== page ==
Security Council: Statement by Ambassador Wittig in Open Debate on Working Methods

Oct 29, 2013

(Statement as prepared for delivery:)

"Mr. President,

As the issues on the agenda of the Security Council become increasingly complex, so do its day-to-day work and decision-making processes.

Other UN organs and institutions, regional organizations, non-governmental organizations - they all make important contributions to the work of the Council and the fulfilment of its Charter-mandated role. The media and wider public are also important, particularly in times of the internet and Twitter.

All this should be seen as an opportunity, not a burden to the Council. This requires enhanced transparency and efficiency of the Council as well as interaction with the wider UN membership and relevant stakeholders. 

The Council has come a long way, most recently with the adoption of Presidential Note 515. The note contains many useful aspects, including on the increased use of the Arria formula, closer involvement of the Peacebuilding Commission, and the use of wrap-up sessions by the Presidency. We encourage the members of the Council, especially the permanent members, to ensure that the commitment made in Note 515 also translates into action.

Other issues remain to be addressed.  As this is an on-going process, improvements must be sought on multiple fronts. In this context, we encourage the group of member states of the Accountability, Coherence and Transparency (ACT)-Group to continue their important efforts in this regard.

We also very much appreciate the proposal made by the French Foreign Minister Fabius to refrain from using the veto in situations of atrocity crimes. During Germany’s recent Council membership, I myself witnessed the deadlock in the Council caused by three double-vetoes, and – more importantly - the terrible consequences they had for the Syrian people. The French proposal is therefore an important initiative by a permanent member of the Council and should contribute to fostering the overall discussion of the reform of the Security Council.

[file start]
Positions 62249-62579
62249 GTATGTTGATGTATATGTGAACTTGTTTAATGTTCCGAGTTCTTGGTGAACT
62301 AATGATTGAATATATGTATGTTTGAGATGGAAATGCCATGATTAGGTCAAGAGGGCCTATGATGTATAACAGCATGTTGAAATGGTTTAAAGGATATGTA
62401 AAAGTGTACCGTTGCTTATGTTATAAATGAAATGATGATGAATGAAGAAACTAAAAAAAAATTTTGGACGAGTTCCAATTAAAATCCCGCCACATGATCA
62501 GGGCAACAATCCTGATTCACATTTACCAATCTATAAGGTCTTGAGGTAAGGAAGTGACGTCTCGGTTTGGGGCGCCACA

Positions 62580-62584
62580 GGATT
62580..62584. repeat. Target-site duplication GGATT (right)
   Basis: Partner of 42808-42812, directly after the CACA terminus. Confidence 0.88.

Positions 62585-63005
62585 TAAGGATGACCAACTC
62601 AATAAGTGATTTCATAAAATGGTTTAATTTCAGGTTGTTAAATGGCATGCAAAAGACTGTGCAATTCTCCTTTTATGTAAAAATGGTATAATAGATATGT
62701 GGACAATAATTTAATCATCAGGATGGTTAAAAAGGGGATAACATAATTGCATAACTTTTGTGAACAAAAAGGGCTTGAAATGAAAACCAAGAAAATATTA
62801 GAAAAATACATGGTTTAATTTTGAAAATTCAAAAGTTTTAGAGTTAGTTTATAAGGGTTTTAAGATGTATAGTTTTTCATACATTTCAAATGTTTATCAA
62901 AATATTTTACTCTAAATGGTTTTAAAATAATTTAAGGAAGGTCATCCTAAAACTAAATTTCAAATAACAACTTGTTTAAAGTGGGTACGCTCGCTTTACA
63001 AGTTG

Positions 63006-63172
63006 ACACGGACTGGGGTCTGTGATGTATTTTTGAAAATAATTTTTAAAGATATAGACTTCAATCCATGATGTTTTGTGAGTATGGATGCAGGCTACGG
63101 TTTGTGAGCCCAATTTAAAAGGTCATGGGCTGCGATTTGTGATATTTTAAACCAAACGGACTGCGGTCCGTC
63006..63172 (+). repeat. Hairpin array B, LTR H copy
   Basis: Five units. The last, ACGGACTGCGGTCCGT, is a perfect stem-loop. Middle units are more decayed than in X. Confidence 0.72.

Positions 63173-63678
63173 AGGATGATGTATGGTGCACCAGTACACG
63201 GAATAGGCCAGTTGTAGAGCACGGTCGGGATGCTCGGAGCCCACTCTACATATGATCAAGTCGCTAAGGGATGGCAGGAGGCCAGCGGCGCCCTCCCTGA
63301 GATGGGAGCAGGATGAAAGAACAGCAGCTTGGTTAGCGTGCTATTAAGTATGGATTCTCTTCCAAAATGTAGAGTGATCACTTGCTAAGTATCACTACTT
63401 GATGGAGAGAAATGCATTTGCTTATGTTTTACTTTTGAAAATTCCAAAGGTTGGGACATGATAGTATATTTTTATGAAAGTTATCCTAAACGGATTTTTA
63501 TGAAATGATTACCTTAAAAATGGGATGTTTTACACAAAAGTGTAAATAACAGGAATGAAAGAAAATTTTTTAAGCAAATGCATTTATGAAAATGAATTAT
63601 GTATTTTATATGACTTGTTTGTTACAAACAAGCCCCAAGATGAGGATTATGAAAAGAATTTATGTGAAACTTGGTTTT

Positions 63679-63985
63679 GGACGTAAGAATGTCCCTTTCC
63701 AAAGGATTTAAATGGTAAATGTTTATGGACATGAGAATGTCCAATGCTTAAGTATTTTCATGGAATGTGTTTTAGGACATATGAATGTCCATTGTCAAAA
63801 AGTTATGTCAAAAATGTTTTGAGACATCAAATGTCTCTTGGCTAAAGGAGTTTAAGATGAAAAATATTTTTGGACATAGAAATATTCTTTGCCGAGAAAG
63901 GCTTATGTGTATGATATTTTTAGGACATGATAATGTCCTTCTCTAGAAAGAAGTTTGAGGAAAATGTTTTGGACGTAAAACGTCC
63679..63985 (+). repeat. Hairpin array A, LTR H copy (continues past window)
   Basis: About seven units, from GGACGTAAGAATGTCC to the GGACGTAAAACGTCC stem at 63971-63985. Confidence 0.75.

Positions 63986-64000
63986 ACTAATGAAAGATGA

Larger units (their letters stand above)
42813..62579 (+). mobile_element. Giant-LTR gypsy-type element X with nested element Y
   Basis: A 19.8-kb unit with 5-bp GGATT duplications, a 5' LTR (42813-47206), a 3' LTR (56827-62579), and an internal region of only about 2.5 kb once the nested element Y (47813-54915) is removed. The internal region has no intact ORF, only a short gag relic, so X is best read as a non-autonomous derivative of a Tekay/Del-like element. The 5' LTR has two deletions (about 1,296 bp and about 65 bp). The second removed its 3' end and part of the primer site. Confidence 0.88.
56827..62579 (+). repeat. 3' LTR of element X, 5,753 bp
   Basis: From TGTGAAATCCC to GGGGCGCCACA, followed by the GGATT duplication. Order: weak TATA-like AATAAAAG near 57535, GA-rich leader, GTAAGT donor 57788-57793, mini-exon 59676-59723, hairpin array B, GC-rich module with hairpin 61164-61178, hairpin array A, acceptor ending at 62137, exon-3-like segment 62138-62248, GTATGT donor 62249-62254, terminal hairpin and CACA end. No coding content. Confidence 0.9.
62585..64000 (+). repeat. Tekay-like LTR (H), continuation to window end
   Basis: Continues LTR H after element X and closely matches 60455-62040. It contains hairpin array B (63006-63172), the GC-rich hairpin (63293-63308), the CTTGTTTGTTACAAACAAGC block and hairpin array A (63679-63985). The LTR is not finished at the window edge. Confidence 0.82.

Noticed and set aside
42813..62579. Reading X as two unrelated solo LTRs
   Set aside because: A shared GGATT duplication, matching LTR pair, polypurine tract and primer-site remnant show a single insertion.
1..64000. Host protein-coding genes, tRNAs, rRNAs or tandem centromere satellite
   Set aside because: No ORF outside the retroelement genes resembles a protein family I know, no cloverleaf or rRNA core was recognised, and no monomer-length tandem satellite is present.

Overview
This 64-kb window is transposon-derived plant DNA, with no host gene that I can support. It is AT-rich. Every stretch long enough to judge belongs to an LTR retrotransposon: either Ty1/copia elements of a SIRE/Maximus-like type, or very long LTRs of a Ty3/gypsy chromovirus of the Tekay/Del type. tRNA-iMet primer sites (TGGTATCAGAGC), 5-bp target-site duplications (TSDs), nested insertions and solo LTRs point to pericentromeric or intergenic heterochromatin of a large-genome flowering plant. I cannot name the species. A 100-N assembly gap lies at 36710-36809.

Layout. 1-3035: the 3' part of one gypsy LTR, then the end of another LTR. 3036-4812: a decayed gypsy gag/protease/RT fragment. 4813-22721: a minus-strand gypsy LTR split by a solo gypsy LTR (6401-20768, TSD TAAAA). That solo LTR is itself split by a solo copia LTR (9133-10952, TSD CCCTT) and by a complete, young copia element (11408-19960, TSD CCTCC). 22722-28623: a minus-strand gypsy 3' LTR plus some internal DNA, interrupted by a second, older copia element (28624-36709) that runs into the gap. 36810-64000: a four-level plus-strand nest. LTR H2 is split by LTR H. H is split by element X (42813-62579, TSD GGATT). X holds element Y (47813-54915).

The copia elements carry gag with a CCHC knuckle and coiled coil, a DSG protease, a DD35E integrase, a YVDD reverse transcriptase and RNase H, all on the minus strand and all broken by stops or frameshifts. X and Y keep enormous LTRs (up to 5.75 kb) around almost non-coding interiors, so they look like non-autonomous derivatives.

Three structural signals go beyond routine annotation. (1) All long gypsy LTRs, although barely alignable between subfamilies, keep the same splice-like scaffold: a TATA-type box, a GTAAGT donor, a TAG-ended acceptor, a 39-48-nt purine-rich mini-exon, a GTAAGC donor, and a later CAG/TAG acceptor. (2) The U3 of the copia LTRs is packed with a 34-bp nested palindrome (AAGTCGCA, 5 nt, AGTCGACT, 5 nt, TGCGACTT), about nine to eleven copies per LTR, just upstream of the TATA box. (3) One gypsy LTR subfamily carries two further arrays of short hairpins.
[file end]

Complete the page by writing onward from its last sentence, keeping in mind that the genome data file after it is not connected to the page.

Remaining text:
Mr. President,

As important as the improvement of the Council’s working methods may be - only a comprehensive, structural reform will enable the Council to more effectively  tackle the challenges of today’s world. Such a reform is long overdue. As the United Nations nears its 70th General Assembly in 2015, the time has come for action!

We thus welcome the initiative taken by the President of the General Assembly, Ambassador John Ashe, to task an Advisory Group with the drafting of a negotiation text that adequately reflects current positions on Council reform and provides options on the way forward. We hope that such a text will finally enable member states to engage in real 'give-and-take negotiations'.

Germany stands ready to engage constructively in these negotiations.

Thank you."

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Reform of the United Nations

The United Nations is a product of its times: founded in the wake of the two disastrous world wars of the previous century. Its organs and modes of functioning reflect the political balances of power and peace-building moral concepts of that era.